Jeremy Corbyn says our government should be involved in stalled talks to form a new administration in the North.
The power-sharing executive fell apart in January last year. He wants the British Irish Intergovernmental Conference – which last sat in 2007 – to reconvene.
Mr Corbyn urged Stormont leaders and the UK and Irish governments to renew efforts to restore power-sharing at the crisis-hit institutions in Belfast, insisting peace cannot be taken for granted.
He was giving a lecture at Queen’s University in Belfast to mark 20 years since the signing of the Good Friday Agreement.
The UK Labour leader says politicians need to look to the Good Friday Agreement for inspiration:
”The British government is making a mess of these negotiations. Week after week it becomes clearer and clearer that they are too divided to make the right choices and too weak to get a good Brexit deal. They are negotiating with themselves, not the European Union.
Driven by the free-market fantasists within their ranks, the reckless Conservative approach to Brexit is a very real threat to jobs and living standards here in Northern Ireland, and risks undermining and destabilising the cooperation and relative harmony of recent years.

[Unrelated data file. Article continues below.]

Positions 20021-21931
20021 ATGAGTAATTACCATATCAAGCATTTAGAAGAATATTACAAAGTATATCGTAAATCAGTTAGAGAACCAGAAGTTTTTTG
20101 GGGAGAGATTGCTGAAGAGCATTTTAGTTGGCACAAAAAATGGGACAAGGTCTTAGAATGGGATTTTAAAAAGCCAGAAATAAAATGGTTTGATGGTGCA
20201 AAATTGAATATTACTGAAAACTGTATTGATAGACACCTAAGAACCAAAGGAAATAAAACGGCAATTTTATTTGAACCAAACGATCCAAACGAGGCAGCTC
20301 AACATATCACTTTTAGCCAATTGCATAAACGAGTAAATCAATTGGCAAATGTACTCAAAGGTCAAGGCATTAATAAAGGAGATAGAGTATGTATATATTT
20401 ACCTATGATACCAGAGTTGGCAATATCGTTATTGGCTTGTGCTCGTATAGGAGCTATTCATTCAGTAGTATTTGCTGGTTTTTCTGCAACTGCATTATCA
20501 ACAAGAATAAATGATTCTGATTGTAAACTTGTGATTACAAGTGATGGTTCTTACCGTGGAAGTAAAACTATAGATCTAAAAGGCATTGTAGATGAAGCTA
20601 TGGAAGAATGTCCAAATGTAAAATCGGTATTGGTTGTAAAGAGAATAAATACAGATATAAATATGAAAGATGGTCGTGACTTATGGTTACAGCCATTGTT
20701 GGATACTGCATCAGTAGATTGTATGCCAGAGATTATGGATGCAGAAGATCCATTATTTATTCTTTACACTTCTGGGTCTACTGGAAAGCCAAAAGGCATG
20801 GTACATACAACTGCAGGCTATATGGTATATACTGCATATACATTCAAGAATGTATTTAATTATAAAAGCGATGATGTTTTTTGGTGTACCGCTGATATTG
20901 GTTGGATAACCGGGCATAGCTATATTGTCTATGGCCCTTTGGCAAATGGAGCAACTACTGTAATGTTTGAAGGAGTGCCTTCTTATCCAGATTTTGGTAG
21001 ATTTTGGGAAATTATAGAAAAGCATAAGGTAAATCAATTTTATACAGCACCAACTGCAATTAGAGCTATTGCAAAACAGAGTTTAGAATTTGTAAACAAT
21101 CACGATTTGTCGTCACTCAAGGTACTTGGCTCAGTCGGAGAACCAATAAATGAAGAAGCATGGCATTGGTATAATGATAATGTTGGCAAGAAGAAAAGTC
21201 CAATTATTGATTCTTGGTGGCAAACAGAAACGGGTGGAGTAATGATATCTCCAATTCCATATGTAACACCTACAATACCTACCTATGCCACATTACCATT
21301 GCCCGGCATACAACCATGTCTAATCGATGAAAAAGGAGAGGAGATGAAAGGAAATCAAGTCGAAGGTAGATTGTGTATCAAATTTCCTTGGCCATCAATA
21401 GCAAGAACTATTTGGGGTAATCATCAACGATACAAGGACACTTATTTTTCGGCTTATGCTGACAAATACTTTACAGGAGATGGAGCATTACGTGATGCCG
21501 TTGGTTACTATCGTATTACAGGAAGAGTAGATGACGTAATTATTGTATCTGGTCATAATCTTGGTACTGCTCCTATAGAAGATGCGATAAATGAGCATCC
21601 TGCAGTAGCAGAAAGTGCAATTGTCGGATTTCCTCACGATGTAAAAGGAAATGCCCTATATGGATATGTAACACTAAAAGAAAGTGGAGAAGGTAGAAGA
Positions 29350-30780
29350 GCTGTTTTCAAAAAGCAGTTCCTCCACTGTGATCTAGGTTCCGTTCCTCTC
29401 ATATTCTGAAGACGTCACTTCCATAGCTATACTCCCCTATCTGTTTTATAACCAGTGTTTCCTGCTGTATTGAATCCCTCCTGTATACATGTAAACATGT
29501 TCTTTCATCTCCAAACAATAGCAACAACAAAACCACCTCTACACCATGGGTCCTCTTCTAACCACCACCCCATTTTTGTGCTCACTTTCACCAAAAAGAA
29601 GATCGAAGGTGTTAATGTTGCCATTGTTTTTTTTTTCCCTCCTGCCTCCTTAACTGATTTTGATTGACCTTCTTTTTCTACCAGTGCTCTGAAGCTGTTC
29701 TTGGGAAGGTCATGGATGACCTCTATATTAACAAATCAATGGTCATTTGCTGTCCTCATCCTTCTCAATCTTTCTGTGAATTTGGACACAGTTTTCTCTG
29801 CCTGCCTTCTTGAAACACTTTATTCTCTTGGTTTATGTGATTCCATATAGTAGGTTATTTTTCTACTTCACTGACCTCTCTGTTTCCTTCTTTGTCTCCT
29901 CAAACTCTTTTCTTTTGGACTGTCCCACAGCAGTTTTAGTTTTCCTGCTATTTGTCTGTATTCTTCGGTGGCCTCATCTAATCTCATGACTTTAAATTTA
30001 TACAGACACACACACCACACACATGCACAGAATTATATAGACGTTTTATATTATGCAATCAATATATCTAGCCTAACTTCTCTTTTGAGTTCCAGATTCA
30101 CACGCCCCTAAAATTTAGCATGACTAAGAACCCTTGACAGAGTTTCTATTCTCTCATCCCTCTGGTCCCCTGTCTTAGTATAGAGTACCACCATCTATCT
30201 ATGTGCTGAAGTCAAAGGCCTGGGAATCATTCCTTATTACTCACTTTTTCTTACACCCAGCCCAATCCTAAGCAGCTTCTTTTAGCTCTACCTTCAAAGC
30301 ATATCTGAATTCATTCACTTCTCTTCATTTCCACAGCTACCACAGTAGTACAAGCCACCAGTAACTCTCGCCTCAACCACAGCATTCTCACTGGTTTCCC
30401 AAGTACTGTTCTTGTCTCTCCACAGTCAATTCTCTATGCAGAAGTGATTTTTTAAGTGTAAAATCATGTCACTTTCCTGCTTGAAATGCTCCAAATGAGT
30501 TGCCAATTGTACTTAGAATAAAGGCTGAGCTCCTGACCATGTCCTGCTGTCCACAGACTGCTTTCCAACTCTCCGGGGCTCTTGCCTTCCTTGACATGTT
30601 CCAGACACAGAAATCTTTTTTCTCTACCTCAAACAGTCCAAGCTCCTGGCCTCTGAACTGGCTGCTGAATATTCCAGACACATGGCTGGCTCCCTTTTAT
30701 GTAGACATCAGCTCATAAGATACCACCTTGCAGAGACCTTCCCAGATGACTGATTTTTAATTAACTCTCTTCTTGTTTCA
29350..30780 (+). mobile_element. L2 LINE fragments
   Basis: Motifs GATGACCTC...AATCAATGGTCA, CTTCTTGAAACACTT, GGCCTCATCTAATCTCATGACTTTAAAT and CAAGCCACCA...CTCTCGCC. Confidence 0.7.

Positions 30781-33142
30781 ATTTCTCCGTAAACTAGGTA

So let me be clear, Labour will not support any Brexit deal that includes the return of a hard border to this island. We are also clear there must be no effective border created in the Irish Sea either. That is why Labour has put forward a plan that would go a long way to solving this issue, a plan for which I believe there is a majority in Westminster.
By negotiating a new and comprehensive customs union with the EU, which includes a British say in future trade deals, we can ensure trade on this island stays frictionless and free flowing and prevent communities being divided.
That, coupled with a new relationship with the single market, based on protecting and improving existing standards and rights, shows how Labour has the best plan to avoid the return of a hard border and achieve a Brexit deal that protects and delivers for all our people.”
“Let’s not give up years of hard fought cooperation and stability for the pipe dream prize of race-to-the-bottom free trade deals with the likes of Donald Trump.
Opposition to the idea of bringing back a hard border to this land isn’t just about avoiding paperwork or tariffs, important though that is, it’s about deep rooted cultural and community ties.
An open border is a symbol of peace, two communities living and working together after years of conflict, communities who no longer feel that their traditions are under threat.”